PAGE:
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The back rows of the 19th century choir stalls contain 49 medieval tip-up seats known as ‘misericords’. They were carved in the mid 13th century and form one of the oldest surviving sets in England.

During Sir George Gilbert Scott’s reordering of the Cathedral in the 19th century, the ancient misericords were incorporated into the new choirstalls (the third such time that they have been rehoused). These new seat boards are flexing when sat upon as they are too thin, and this is forcing the misericords to either bend with the seat board or break the joint with the seat board. These seats are also in constant use, so every day the joints are being tested.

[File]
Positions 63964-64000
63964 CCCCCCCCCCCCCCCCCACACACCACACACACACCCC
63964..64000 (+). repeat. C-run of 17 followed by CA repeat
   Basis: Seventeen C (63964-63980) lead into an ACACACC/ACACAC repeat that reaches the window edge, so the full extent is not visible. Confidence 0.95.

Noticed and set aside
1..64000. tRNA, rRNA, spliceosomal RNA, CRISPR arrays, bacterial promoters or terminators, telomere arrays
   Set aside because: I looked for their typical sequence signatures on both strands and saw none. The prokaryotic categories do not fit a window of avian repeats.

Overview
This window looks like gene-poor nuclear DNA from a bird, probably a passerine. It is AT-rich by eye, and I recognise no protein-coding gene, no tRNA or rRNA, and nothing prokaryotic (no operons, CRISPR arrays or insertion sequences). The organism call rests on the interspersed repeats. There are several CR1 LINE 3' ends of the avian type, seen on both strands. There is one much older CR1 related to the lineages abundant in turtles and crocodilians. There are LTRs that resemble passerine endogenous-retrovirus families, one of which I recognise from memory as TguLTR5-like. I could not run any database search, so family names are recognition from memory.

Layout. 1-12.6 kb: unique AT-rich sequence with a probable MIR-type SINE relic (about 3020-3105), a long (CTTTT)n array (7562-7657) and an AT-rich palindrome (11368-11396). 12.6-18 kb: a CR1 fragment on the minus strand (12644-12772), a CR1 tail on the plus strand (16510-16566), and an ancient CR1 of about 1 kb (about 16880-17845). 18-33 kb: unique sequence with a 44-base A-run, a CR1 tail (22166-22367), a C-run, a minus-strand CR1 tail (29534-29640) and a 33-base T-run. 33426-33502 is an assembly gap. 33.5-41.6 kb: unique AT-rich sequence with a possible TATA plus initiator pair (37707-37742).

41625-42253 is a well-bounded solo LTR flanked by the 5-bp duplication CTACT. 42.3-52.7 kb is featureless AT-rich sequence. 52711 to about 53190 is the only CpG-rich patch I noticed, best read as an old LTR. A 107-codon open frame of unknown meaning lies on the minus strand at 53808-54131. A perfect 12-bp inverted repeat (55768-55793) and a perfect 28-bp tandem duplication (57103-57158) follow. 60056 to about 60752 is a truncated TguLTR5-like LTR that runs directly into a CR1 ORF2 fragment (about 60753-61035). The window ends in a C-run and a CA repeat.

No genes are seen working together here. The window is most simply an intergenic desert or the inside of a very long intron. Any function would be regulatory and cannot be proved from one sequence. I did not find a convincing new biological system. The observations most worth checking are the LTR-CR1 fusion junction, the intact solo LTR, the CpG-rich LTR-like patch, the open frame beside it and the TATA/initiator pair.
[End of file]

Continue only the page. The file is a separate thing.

The misericords are detaching from the new seat boards and some are now splitting. As a number of misericords have already been reglued, this indicates that the misericord has detached either completely or to a dangerous extent. The same fate can be expected of a number of others.

A programme of specialist conservation is now required to save this significant part of the Cathedral from further damage.